Quick facts

Common name: comma

Scientific name: Polygonia c-album

Family: Nymphalidae

Habitat: woodland, gardens

Caterpillar foodplant: stinging nettle

Predators: birds

Origin: native

What do comma butterflies look like?

Caterpillars: mainly brown and black with a large white mark along its back towards its rear end. It is also covered in many branched spines.

Adults: orange-brown butterfly with darker markings. It has an unusual wing shape with irregular edges and a distinctive white ‘comma’ shape on the underwing.

Wingspan: 5-6cm.

Did you know?

The caterpillars of the comma are perfectly disguised to look like bird poo!

What do comma butterflies eat?

Caterpillars: stinging nettle is the preferred food, but adults will also lay eggs on species of willow, currant, elm and hops.

Adults: feed on nectar of wild flowers such as thistle and knapweed. They can also be seen feeding on ripe blackberry and fallen fruit such as plums in autumn.

Comma caterpillar on leaf

Credit: Ken Leslie / WTML

How do comma butterflies breed?

Female comma butterflies mate with several males to fertilise their eggs. They are able to distinguish between males that have fed on high-quality and low-quality plants and will favour the former. The fertilised female lays her eggs on the leaves of stinging nettles and other larval food plants. The eggs hatch after around five days and the caterpillars will feed on the leaves before undergoing pupation.

Hibernation

The comma hibernates in woodland, usually in hollow trees or log piles. They leave their hibernation spot on warmer winter days and emerge completely in March.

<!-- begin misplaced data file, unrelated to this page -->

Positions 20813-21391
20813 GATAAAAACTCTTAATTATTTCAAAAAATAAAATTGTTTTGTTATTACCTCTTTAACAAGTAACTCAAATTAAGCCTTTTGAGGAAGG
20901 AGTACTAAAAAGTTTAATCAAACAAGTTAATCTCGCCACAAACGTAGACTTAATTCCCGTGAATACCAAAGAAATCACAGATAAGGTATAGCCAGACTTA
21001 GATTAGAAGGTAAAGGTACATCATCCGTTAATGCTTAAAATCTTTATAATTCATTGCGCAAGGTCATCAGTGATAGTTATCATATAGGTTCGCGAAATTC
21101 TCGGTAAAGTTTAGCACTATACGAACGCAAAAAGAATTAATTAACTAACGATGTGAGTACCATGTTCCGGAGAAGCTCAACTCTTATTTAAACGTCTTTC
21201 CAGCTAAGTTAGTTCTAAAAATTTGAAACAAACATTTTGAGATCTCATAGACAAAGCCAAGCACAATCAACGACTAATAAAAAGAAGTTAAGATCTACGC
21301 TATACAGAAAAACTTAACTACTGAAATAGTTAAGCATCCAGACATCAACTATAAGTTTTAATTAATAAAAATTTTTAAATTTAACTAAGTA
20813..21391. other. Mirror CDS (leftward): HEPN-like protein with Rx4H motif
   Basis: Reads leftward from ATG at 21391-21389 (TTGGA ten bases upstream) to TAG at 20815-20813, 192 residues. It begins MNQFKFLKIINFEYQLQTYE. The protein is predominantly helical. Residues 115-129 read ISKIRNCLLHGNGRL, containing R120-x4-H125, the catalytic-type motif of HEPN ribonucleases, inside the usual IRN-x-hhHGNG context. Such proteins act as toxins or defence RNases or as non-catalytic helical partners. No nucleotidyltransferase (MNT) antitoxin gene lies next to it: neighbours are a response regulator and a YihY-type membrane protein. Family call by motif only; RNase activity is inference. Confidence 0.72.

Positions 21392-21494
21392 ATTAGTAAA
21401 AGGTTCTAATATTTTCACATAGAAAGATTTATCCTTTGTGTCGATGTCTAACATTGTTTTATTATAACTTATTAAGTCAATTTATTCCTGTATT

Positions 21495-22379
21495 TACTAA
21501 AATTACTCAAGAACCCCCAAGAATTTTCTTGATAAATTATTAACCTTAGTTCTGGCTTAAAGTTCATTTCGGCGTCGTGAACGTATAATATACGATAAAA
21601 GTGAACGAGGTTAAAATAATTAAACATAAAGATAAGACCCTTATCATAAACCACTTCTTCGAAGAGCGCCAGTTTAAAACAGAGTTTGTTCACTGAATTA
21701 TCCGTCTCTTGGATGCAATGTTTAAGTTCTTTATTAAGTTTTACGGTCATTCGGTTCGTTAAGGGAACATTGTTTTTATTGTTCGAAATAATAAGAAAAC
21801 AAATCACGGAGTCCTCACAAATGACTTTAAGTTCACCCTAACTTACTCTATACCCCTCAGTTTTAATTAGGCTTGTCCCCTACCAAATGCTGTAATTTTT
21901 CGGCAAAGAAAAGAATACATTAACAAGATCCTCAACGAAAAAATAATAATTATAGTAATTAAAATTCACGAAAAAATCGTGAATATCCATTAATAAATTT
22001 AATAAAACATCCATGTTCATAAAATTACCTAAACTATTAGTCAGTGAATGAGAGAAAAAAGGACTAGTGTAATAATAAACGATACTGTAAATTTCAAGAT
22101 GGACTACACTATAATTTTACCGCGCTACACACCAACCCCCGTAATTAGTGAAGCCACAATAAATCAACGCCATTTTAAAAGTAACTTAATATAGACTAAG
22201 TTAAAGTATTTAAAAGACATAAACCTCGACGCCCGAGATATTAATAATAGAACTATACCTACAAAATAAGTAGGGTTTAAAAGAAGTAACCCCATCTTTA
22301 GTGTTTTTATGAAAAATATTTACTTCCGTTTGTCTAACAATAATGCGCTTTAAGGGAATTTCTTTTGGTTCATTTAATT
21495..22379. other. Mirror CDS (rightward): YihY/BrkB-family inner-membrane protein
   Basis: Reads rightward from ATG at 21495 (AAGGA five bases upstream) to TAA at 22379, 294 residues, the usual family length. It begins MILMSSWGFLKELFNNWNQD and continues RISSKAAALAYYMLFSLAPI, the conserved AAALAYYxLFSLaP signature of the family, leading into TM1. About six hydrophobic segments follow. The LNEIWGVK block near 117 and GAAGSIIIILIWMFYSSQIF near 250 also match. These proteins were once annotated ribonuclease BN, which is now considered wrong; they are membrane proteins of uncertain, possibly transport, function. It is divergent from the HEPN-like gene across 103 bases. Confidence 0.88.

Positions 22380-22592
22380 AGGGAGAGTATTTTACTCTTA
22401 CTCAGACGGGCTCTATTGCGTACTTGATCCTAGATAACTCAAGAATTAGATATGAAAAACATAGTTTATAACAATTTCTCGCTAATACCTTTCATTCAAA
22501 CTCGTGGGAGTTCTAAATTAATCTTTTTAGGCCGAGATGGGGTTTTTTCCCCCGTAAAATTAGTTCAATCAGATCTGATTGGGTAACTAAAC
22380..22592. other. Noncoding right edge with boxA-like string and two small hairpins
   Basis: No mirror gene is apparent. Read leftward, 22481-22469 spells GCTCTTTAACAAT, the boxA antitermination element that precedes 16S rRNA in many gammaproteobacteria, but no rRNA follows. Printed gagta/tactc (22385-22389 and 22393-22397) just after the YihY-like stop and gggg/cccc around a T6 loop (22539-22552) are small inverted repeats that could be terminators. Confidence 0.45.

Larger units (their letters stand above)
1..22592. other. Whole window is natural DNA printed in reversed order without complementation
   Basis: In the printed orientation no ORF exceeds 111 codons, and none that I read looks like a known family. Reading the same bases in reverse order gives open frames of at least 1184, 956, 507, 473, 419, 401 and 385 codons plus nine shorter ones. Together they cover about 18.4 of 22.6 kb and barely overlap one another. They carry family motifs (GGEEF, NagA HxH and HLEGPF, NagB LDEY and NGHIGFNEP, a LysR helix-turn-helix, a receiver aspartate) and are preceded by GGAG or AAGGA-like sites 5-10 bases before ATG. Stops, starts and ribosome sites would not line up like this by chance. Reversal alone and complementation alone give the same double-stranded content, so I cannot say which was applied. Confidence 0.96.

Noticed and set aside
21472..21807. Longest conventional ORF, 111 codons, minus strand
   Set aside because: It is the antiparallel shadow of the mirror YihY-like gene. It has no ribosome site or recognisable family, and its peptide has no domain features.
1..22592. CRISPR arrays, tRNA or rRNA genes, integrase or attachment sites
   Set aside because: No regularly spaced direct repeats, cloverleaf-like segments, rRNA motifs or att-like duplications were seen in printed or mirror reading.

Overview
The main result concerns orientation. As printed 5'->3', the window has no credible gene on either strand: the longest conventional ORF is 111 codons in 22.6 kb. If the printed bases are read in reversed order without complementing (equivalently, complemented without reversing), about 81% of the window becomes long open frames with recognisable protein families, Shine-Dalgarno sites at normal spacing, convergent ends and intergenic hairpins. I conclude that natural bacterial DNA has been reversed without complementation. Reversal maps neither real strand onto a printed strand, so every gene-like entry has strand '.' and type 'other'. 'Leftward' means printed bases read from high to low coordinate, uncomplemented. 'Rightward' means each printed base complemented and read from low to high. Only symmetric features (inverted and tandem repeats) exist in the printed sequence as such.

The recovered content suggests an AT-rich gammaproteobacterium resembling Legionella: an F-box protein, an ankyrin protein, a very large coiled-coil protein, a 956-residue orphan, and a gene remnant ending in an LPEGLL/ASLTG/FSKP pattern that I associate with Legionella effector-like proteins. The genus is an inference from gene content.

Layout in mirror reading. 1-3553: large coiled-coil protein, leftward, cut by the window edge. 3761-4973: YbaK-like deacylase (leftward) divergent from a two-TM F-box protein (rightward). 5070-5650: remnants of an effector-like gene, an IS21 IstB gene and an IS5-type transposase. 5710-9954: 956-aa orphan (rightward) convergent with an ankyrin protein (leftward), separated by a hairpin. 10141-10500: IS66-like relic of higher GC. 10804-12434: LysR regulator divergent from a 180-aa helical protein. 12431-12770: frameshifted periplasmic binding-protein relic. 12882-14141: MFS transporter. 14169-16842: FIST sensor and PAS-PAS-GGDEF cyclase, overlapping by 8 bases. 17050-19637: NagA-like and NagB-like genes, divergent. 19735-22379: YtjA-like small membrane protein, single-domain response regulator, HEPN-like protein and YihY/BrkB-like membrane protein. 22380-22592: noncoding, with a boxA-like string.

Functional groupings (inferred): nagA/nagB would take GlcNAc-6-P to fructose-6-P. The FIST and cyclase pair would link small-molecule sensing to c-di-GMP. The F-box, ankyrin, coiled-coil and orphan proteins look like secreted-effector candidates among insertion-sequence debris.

Comma butterfly on flower

Credit: Andrew Ashworth / WTML

Where do comma butterflies live?

By the mid-1800s the comma was confined to the Welsh Marches, perhaps because of a decline in hop-farming – hops being a favourite food of comma caterpillars. After adapting its preferences to nettles instead its range has expanded. The comma is now found in woodland clearings and gardens throughout England and Wales and has even edged into Scotland. This northward expansion may have been aided by the UK’s warming climate.

Did you know?

When resting with wings closed, the jagged outline makes comma butterflies look like a withered leaf, inconspicuous against wood or foliage.

Signs and spotting tips

Commas can be seen at any time of year. They occasionally wake from hibernation on warm winter days, emerging properly in March.

The species loves to bask – whether on a tree trunk, wood-pile or fencepost. If you disturb one staking out its territory along a sunny woodland edge, watch how it invariably flutters back to the same favourite perch to await a likely mate. In late summer you may also find commas feasting on blackberries or fallen plums, fattening up for their winter hibernation.

Comma butterfly on branch

Credit: Tony Cox / WTML

Threats and conservation

While the comma was once a rare sight in Britain, it is now the ultimate butterfly success story after having a huge increase in the last 40 years. 

It is believed climate change and the increase in temperatures are the reason this butterfly is thriving.